The exam finished after an hour and a half for all of us, but Pepe and Hope (the CIEE director) thought it would take three hours, so we had to wait for over an hour before they came. Eventually Madison and I used the pay phone to call Pepe and Hope, but it wasn't super easy to figure out and then the number for Hope didn't work and Pepe didn't answer. Luckily he showed up right after we'd tried to call him, and later we figured out the telephone situation, but it was definitely frustrating this morning.
We changed some of our CUC's (tourist money, that's tied to the US dollar) for Moneda Nacional (what the locals used--about 24 pesos MN are worth 1CUC) at the Cadeca and then ate lunch at a little stand along Calle J. I had a bocadito (ham and cheese) and a cupcake for just under $1 USD. There was a store selling books and other things next door, so I bought a book of Sor Juana's poetry for about a dollar too. I'm loving this moneda nacional thing.
It began to rain and we walked to Hotel Habana Libre. Here some of the girls used the internet but I didn't use it yet because it costs 10CUC/hour so I'd like to wait a few more days. Hotel Habana Libre was a Hilton hotel before the Revolution and it's still pretty nice. There are lots of restaurants and shopping around, and we ended up making it a nice gringa/yuma hangout of ours during our time in Cuba, mostly for using the internet.
It was still raining when we left, but we had to go back to the University of Havana for a walking tour of the campus. We were all still really tired from traveling and I think they cut the tour a little short, which was fine by me. The student that guided us was really smart and I think he must have been a history student because he knew all the names and backstory of all the student martyrs whose photos adorn the walls of the first building we visited. With him guiding it, our tour of the university also became a tour of Cuban history!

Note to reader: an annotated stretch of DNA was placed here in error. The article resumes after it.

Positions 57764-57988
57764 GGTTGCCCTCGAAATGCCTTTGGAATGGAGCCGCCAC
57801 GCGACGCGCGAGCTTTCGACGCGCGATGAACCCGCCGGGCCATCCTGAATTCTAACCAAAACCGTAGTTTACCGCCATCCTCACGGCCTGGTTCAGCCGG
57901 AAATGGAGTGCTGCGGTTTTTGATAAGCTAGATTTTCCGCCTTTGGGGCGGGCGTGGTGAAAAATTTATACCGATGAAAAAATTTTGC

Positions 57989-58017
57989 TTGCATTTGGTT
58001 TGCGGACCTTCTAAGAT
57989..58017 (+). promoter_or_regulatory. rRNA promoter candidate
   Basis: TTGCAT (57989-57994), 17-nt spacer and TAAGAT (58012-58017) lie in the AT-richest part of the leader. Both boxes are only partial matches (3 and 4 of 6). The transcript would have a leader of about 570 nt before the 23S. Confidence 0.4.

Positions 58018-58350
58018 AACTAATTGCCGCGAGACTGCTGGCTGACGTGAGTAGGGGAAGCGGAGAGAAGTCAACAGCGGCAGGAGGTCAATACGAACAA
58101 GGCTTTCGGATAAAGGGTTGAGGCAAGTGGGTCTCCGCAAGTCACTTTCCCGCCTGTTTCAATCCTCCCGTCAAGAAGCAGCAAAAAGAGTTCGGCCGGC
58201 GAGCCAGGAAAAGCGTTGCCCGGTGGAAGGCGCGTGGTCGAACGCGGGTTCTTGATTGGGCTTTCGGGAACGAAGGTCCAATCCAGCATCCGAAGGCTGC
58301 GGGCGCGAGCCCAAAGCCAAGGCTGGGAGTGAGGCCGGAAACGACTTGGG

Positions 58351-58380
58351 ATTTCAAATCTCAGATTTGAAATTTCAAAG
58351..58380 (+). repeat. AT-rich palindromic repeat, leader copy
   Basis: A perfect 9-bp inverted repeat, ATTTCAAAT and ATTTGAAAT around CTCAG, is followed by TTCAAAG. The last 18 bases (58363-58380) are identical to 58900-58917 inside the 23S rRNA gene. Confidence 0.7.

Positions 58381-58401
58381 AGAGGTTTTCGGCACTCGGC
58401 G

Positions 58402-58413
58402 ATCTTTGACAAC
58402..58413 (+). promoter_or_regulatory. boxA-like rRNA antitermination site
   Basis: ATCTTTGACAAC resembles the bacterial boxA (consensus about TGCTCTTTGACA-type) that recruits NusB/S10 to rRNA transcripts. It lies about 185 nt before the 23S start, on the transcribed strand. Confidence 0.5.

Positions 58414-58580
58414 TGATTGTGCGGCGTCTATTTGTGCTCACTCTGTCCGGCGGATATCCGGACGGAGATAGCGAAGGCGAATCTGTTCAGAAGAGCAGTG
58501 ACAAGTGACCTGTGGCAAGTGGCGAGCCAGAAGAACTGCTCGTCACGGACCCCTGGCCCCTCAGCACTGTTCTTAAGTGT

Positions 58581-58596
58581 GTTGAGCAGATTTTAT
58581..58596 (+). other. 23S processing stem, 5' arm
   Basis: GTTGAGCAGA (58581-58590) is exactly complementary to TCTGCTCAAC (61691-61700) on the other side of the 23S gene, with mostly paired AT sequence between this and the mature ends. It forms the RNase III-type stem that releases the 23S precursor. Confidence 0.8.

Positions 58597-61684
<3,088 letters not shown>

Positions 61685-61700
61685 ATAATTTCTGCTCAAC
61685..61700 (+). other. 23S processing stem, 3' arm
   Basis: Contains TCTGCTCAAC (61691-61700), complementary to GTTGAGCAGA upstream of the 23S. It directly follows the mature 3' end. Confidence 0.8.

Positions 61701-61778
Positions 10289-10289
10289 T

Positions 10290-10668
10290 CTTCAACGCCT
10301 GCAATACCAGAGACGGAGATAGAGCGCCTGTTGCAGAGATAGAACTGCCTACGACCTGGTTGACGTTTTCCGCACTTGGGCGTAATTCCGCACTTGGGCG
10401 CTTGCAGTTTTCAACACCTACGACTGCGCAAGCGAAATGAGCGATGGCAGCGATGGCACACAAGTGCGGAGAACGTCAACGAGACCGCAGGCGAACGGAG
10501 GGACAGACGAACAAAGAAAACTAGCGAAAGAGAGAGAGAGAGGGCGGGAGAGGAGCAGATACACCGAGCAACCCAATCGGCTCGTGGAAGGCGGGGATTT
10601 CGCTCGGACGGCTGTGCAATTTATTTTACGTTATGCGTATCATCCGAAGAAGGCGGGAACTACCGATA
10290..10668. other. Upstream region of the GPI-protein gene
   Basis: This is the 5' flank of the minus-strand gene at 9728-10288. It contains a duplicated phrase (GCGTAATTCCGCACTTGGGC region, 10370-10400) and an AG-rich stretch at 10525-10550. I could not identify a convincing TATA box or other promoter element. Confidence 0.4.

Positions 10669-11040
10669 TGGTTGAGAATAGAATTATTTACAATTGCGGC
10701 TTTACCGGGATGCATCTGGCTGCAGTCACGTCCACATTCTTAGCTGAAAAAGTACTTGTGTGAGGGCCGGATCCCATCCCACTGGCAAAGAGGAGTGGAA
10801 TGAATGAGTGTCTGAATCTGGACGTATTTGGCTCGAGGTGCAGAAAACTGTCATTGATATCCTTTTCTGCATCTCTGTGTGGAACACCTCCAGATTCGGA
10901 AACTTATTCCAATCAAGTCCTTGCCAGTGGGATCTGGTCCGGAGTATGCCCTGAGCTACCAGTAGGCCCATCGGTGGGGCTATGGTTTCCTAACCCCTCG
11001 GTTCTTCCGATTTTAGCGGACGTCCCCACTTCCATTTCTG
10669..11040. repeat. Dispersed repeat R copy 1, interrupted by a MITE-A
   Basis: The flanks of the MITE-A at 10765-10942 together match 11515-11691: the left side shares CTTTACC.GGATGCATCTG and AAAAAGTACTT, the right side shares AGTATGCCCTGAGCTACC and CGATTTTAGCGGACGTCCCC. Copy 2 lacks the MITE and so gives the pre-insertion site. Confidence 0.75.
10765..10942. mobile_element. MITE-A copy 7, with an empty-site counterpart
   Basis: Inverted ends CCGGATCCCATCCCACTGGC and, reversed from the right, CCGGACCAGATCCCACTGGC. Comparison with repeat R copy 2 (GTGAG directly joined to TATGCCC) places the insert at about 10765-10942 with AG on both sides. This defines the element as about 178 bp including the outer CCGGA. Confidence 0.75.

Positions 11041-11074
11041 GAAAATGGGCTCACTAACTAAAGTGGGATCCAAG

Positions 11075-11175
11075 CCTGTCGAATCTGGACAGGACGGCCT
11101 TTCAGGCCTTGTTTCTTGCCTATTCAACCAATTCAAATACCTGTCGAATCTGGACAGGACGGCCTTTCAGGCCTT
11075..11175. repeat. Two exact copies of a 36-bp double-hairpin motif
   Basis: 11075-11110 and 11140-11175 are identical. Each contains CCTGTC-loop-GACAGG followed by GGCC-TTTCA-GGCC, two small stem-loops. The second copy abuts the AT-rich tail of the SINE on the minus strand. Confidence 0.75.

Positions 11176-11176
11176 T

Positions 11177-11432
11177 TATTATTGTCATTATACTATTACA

Later, after the tour we (Rachel, Lauren, Cassi and I) walked to the CIEE study center to fill our water bottles, but we also talked with Pepe and ended up staying a couple of hours. We had some pretty good conversations in English. We were glad to learn that Pepe also wanted us to have more free time in Havana, and he's even trying to get us a day or two at the beach and a visit to the Hemingway Museum. We were also glad Pepe isn't making us speak English all the time, because with school, conferences, and our home stay families, our brains are already pretty tired. After our talks of Cuba, culture, literature and movies, we left the study center and headed home.
After a nap and supper in our casa particular (a delicious dinner of tasty pork, mashed potatoes, red beans, white rice, and a fabulous dessert of guava-marmalade and a cream cheese-ish cheese), Cassi, Rachel, Lauren, Madison, Brittany and I walked to the Malecón via Paseo. It was good to be close to the ocean, with the darkness and sea breeze offsetting some of Havana's heat, but it was a little anti-climactic since we couldn't actually see the waves in the darkness, just hear them. We want to go back during sunset sometime.
While at the Malecón we did receive some piropos, the area didn't feel at all sketchy to me. We sat on the seawall and people-watched. A man played bongos with his friends on our right and later, on our left, a man serenaded two girls with his guitar. A couple walked past with their dog and men were fishing off the wall a little ways off. There weren't a lot of people, since it was Monday and not a weekend, but the atmosphere was peaceful and calm. At our backs was the cadence of the sea crashing against the rocks below us.
We went to a gas station to get some pop and dulce de leche cookies. One of the girls felt really uncomfortable about going to the gas station, and got mad when I pointed out that there were two cops sitting outside their patrol car right next to it. Havana is a very safe city with an extremely low violent crime rate, and unlike in some places corrupt cops aren't really a concern. The atmosphere among the group had changed after the gas station, so we headed back to our houses. At least I got my cookies... On the way I heard one of the girls say that she didn't want to go anywhere after dark that we hadn't already been during daylight, and I felt panicked. With our classes, dinner each night with our families, and the conferences and planned excursions, when will we have time (during daylight) to explore on our own?
Hopefully everyone starts feeling more comfortable here and we can start doing more of the things we want to do. Tomorrow is the first day of class, so I should sleep. Buenas noches.